Tobe Hooper:

Invaders from Mars

The 1980’s had several great remakes of classic 50’s sci-fi horror genre such as The Thing and The Fly. One that gets forgotten is Hooper’s version of Invaders From Mars, which is a shame since this film is a fun 80’s cheese fest joy ride with awesome special effects.

Body Bags

This made for TV anthology film was a giant lot between Hooper, John Carpenter and Larry Sulkis. Hooper directed the third and final segment “Eye.”

This film is about a baseball player who gets a replacement right eye after he looses it. He then starts getting disturbing visions and soon learns of the eye’s secret origin as he plummets into madness. This segment is the best in the film, but the other two are also well worth your time.

Funhouse

This slasher classic is set in an amusement park where a small group of teens get stuck in the fun house ride and are attacked by a killer with severe physical deformities. The film stars Elizabeth Berridge, who would later become known for being in the huge hit film Amadeus about the legendary composer Mozart.

Lifeforce 

Written by horror and sci-fi master Dan O’Bannon (Dead and Buried, Alien) and based on the novel Space Vampires, Lifeforce is a must see for horror and sci-fi fans. In this film, vampires from space arrive in London and start infecting everyone. This picture’s style fuses primitive shlock with traditional Hammer style horror to make an experience that’s out of this world. It also has Patrick Stewart, which is always a plus!

Eaten Alive 

A spiritual follow up to Texas Chainsaw, Eaten Alive is a 70’s grindhouse classic. Like TCM, this film is about a sadistic killer redneck who feeds his victims to his pet crocodile.

Romero 

The Dark Half 

Based on the novel by Stephen King, this film tells the story of an author who creates a fake pen name sort of like what King did with Richard Bachman. This fake person now wants to take over the author’s life by any means neccessary.

Two Evil Eyes 

This overlooked gem is an anthology film involving both Romero and Italian, legend Dario Argento. It features two stories, both based on the works of Edgar Allen Poe with Argento directing The Black Cat and Romero directing The Facts in the Case of M. Valdemar. While Romero’s skit isn’t as good as Argento’s, it’s still excellent, well crafted gothic horror.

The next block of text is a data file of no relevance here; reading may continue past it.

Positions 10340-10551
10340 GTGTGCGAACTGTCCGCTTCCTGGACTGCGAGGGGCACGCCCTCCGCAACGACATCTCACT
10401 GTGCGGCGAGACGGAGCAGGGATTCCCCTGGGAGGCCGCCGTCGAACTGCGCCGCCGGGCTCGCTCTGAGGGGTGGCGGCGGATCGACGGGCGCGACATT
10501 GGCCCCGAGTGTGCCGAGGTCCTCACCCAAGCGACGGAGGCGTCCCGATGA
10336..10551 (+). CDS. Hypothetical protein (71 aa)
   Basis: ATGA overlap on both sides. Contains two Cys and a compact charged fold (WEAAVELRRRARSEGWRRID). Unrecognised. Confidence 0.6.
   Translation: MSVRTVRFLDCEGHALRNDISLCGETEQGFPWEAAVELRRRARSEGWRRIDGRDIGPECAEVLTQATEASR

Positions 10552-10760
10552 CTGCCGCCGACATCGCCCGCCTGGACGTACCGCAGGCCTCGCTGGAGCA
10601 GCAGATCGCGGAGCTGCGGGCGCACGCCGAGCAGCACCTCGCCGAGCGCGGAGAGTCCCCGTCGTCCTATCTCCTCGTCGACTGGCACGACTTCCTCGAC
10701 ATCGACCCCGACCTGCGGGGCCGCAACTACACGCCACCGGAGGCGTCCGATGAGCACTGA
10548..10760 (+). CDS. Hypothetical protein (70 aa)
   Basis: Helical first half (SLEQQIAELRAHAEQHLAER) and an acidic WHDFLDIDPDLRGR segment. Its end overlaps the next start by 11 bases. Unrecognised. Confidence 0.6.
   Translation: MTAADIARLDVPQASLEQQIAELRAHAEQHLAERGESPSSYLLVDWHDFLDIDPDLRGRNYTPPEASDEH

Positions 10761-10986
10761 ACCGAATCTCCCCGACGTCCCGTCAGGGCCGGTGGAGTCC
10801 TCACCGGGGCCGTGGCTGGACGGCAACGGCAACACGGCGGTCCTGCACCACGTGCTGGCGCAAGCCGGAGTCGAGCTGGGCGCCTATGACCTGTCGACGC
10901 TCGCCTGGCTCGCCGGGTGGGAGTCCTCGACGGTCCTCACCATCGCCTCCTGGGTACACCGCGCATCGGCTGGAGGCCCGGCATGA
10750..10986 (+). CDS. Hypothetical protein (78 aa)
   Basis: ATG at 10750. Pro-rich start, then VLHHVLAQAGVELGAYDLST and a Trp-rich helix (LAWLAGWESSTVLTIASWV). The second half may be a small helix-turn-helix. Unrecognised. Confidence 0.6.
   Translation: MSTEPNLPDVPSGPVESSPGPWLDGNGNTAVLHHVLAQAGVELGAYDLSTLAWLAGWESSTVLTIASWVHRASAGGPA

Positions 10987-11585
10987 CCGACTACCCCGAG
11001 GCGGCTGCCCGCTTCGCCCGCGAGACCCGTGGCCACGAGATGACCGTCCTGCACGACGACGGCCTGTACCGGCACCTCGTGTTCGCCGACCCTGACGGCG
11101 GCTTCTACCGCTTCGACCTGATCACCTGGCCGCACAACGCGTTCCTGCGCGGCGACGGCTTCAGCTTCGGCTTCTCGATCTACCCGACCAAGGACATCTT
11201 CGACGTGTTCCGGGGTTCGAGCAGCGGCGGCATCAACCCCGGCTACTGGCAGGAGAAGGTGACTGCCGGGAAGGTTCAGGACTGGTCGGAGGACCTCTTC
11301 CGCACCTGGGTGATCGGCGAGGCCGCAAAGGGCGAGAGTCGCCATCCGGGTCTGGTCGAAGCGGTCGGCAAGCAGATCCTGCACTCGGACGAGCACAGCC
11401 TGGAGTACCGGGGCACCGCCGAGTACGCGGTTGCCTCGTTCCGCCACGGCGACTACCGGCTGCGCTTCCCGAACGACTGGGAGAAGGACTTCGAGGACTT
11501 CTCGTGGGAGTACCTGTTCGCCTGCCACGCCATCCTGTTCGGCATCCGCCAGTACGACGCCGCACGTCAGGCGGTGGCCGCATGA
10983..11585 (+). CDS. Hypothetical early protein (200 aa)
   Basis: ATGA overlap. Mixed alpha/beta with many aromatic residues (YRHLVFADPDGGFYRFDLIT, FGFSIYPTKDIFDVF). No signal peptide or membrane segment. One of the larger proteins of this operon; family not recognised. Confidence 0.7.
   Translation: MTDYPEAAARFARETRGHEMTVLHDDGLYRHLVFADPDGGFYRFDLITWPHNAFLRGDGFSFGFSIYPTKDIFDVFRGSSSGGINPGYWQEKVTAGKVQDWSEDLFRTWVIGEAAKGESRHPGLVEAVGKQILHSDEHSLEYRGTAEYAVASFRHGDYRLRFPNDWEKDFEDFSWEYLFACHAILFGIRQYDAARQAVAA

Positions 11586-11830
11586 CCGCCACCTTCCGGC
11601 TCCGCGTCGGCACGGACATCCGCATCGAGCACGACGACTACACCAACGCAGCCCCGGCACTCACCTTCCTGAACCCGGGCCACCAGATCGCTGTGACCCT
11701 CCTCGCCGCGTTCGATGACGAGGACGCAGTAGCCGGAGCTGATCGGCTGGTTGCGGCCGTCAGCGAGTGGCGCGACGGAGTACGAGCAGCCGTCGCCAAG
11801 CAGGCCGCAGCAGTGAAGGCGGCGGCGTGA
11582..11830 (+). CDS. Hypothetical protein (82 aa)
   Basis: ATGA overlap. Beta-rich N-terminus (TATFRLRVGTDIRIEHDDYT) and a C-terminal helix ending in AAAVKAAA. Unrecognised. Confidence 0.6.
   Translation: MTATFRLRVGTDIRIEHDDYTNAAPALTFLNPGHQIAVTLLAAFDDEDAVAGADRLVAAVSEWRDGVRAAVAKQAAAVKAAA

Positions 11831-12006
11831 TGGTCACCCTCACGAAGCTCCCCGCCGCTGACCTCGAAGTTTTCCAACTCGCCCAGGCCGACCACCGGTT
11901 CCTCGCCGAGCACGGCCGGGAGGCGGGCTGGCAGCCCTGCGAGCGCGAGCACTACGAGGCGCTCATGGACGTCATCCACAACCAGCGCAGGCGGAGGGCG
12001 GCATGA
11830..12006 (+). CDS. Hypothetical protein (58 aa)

The Crazies 

Romero is most known for making films about the living dead. In The Crazies, he gives us a similar concept but with a virus causing people to become rabid and zombie like. The social commentary and military themes commonly found in Romero’s works are all here as it feels like a side film in the Living Dead franchise.

Martin 

George A. Romero is mostly know for his zombie films, but has several others well worth checking out – including the vampire classic Martin.

The film is about a young man who thinks he’s a vampire who goes to live with his insane elderly cousin who believes he’s a product of a family curse.

The film plays on the old-world hysteria that created vampires, but sets them in modern day. It also showcases Romero’s love for social commentary.

Creepshow

When master director George Romero teams up with Stephen King for a film, you know you have a masterpiece on your hands.

Creepshow is a horror anthology film that acts as a love letter to vintage horror comics such as Tales from the Crypt and Vault of Horror. The film consists of five shorts with two of the shorts, Weeds and The Crate being based on King stories. The rest were written by King specifically for the movie. From start to finish, Creepshow is a fun, gory, creepy and hilarious joy ride.